spring (season)

noun time_phase

Proto-Siouan-Catawba

Proto-Siouan *(wa-)wé•he ~ *(wa-)wé•h-ʔų

Proto-Crow-Hidatsa *cawé•

Crow tawée ‘hot’ GG:57

Hidatsa cawé• ‘warm, summer, fever’ J

Pre-Mandan *wé•hrų•re (?)

Mandan wéhirų ~ wéhirųre ‘Spring’ H:283

Proto-Mississipi-Valley *Wé•

Proto-Dakota *wé-

Lakota wétu ‘spring’ RTC , wéhą ‘last spring’ RTC

Proto-Hoocąk-Chiwere *Wé•-

Chiwere béhu ‘spring’ GM

Hoocąk weeną́ ‘spring’ KM:3624 , weeną

Proto-Dhegiha *We

Omaha-Ponca me ‘spring’ MAS:162

Osage be , †pe ‘spring’ LF:26b

Quapaw pe ‘spring’ RR

Proto-Southeastern *(a-)wé•h-

Proto-Biloxi-Ofo *amį́•h-

Biloxi mihiⁿ´, ami´hi , †amį́hį ‘be warm, warm (as weather)’ D&S:229b , amihi´yĕ , †amį́h- ‘to warm something’ D&S:230a , amihoⁿ´ , †amį́h- ‘fever’ [< amį́•h + ǫ́(ni)] D&S:230a , amihiⁿ´, ami´hiⁿ, ami´x, amiⁿ´ , †amį́hį ‘summer, year’ D&S:230a

Ofo amī´huⁿ, amiⁿ´huⁿ , †amį́•h- ‘fever’ [< amį́•h + ų] D&S:320b , amī´shu , †amį́•h- ‘to fan, a fan’ D&S:320b , amĭfhi´pi , †amį́h- ‘parasol, umbrella’ D&S:320b

Proto-Tutelo-Saponi

Tutelo wehahempēi, wehaéhīmpē , †we•ha- ‘spring’ H , wēhē pīwa , †wé•he- ‘summer’ H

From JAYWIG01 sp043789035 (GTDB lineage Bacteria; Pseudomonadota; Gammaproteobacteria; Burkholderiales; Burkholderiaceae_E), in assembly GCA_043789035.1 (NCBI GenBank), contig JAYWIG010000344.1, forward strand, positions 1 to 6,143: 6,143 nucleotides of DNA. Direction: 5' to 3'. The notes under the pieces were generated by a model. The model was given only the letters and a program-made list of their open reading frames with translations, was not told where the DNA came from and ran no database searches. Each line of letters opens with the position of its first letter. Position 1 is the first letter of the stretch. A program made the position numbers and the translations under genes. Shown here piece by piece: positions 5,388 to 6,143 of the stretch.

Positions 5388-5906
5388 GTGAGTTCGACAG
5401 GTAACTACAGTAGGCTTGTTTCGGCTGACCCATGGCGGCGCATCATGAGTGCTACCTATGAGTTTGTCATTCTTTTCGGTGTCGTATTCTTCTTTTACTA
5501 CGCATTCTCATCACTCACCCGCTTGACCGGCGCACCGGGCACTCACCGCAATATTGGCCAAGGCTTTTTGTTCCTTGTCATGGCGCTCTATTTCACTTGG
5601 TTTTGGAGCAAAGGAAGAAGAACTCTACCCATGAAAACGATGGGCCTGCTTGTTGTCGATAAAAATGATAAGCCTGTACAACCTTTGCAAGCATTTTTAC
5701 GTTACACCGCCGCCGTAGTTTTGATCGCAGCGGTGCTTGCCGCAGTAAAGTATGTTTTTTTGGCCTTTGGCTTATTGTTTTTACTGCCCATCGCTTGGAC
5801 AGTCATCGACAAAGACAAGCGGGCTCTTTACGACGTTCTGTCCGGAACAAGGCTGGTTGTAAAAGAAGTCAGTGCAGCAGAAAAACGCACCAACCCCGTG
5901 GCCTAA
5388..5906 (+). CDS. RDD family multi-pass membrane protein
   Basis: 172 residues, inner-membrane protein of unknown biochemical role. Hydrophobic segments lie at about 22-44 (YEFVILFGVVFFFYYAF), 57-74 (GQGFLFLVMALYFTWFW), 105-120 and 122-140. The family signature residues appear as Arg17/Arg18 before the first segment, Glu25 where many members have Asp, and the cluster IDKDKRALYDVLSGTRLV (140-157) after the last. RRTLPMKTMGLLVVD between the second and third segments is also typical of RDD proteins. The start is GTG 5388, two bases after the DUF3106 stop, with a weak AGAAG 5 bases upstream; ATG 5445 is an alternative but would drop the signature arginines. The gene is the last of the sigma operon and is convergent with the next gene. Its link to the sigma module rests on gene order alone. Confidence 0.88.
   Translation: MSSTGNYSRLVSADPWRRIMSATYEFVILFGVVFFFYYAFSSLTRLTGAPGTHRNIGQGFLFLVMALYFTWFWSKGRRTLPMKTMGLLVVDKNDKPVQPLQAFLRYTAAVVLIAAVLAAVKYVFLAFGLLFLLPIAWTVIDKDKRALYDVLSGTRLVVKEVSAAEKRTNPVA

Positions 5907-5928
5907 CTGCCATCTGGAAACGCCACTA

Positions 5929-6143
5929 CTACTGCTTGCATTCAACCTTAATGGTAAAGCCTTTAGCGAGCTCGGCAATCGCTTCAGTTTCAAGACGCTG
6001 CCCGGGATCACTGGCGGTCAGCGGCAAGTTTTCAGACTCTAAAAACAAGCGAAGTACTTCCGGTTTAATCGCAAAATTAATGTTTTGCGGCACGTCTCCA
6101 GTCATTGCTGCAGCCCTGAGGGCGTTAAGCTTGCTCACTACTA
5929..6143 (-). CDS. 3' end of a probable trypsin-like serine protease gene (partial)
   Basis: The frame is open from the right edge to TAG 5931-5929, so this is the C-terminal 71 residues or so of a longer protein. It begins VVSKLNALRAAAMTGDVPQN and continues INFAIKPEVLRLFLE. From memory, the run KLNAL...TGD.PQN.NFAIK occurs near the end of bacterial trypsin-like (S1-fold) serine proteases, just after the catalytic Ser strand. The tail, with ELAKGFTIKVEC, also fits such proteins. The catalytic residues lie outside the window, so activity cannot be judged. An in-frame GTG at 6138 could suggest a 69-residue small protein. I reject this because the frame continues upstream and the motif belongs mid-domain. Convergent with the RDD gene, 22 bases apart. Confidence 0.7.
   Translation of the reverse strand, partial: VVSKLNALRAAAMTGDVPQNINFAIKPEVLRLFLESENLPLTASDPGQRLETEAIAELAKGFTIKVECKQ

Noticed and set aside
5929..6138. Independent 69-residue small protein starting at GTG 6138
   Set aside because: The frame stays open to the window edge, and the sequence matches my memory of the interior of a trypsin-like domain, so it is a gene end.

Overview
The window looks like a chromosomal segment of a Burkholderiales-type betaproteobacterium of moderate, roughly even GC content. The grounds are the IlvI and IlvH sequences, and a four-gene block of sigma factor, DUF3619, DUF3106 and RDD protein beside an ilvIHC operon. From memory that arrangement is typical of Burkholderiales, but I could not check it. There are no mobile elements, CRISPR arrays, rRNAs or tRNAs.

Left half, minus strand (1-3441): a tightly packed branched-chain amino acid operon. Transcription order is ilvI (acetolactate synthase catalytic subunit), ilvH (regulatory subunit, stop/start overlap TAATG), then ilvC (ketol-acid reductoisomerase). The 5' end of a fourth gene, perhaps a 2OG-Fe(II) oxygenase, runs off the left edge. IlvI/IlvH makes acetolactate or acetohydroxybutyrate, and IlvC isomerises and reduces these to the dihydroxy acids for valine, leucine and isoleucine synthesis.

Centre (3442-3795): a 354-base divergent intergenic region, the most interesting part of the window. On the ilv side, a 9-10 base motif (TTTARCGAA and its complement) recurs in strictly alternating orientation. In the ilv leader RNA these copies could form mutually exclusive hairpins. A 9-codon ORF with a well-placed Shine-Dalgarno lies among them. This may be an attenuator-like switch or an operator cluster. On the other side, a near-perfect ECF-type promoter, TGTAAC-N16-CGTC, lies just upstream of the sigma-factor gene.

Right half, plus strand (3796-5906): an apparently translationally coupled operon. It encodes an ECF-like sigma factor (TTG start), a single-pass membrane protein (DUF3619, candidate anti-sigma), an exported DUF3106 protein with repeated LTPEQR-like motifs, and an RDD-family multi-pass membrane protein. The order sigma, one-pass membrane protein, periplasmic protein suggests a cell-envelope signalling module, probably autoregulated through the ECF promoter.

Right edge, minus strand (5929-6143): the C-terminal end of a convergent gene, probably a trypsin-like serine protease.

General comment

The Mandan form is probably wé•hįnų•re. Proto-Biloxi-Ofo has nasalized and raised the vowel of the first syllable, the nasalization then spreading to the theme vowel. The initial *a in Proto-Biloxi-Ofo argues for an old cluster here, as does the *W in Proto-Mississipi-Valley. The first syllable in Proto-Crow-Hidatsa probably arises from an old compounding with *sąheat’, q.v. Proto-Crow-Hidatsa and Proto-Southeastern meanings seem to cluster around ‘warm weather, feel warm, fever’, which may have been the earlier gloss, with semantic extension to ‘spring’. ‘Snow’ and ‘sun’ provide a similar phonological sequence. Since initial labial resonants, w- and m-, were lost in both Biloxi and Ofo, it is probable that the initial syllable was absolutive *wa-. This reduces through the usual syncope to *w-wé•- and thence to *Wé•-. We suspect the Ofo amį•hų and Biloxi amihǫ forms are cognate with the MVS forms from *We•hą in Dakota and perhaps Hoocąk. Whether these go back to a compound of *(wa-)Wé•h-ʔų in which *ʔų is ‘do, make’ (‘past’ auxiliary in the SE and in Chiwere), is very difficult to say. The cognates here are obviously morphemically complex, but a definitive analysis of the postposed morphemes is elusive. A nasalized suffix is required in order to account for nasalization of the accented vowel in Biloxi and Ofo. This is also another clear instance in which Ofo hC clusters surface as Ch, illustrating once again how Siouan aspiration really works historically.

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